Budget friendly (and fun!) solution for covering up an unwanted window!

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I wear many hats.  Aside from being a wife, mom, freelance writer and interior designer I’m also a volunteer librarian!

I won’t go into all the details …but basically our library is shaped like an octagon with lots of windows all around (even skylights above).  Because of how the library is used now, compared to when it was first constructed (several decades ago) there are a couple of windows that we no longer want or need.  But what to do when we librarians have a very limited budget? The goal is to spend on books for the kids, not on decor, staffing or construction materials, if we can help it.  Then it hit me:  Chalkboard paint!

Not only could I paint it myself but the supplies are affordable enough that I could contribute them.   Plus it would also be visually fun for the kids and a great way for the staff to advertise the library’s theme of the month or upcoming events like our book fair.

To be honest I was a little worried about how the paint would adhere to the windows.  So I made sure to prep them by thoroughly washing them, then using (high grit) sandpaper to slightly scuff up the window followed by another cleaning to make sure they were free of dust.  It took three coats to properly cover.  I let it cure and the next day I wiped the entire dry painted surface with chalk and used a clean dry rag to both rub in and wipe the chalk all over the surface.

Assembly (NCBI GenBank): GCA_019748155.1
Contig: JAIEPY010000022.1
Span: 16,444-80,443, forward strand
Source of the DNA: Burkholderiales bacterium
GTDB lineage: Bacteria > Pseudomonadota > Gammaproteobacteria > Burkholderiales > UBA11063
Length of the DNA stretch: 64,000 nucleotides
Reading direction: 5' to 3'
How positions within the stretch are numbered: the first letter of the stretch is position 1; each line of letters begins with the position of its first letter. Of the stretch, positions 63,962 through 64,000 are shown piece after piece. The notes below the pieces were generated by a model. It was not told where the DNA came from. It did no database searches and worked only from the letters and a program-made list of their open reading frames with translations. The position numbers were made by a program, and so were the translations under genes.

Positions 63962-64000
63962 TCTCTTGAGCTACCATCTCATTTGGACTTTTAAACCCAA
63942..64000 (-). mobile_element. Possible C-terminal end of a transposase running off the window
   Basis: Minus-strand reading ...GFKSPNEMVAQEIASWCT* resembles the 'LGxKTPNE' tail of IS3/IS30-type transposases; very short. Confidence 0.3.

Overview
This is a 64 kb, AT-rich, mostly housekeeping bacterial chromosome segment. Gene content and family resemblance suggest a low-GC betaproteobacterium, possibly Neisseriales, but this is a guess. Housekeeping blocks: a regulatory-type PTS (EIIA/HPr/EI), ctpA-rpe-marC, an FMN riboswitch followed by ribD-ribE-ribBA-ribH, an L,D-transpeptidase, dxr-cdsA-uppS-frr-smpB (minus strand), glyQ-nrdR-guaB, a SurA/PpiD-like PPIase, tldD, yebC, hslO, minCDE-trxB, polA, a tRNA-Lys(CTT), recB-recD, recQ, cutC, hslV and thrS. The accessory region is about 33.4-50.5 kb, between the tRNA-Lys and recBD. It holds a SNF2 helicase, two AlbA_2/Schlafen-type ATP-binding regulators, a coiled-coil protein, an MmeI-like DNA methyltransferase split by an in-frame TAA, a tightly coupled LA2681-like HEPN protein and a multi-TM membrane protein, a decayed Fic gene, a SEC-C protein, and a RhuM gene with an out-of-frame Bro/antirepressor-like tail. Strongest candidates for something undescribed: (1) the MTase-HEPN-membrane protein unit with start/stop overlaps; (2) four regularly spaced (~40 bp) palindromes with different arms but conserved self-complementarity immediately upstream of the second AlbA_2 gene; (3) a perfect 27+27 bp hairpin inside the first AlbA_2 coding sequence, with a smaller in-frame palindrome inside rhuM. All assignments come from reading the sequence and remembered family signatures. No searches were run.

I just completed the project yesterday – I apologize for the two bad photos which I quickly snapped using my phone (I will try and get better ones next week), but I think you get the idea.  In our story-time area where we read to the children I drew two popular book characters -yes, I drew The Cat In The Hat and Clifford, not too shabby for someone who is NOT AT ALL an artist!.  The other side of the window is also painted with chalkboard paint, and that’s where the staff can write announcement, events or messages.

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Thanks for checking in,

Julie

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From giving a bistro feel to a kitchen or your very own (erasable) wallpaper in the bathroom to a designated space where you can get your graffiti on, these spaces prove that chalkboard walls can work in any room of your home.

Chalkboard-Walls-43-1-Kindesign Chalkboard-Walls-31-1-Kindesign Chalkboard-Walls-17-1-Kindesign Chalkboard-Walls-15-1-Kindesign Chalkboard-Walls-14-1-Kindesign Chalkboard-Walls-07-1-Kindesign Chalkboard-Walls-06-1-Kindesign Chalkboard-Walls-03-1-Kindesign chalkboardwallkitchen chalkboardwallgameroom teengaebedroom

Want more? Click on any of the photos above to go right to the source.

-Julie

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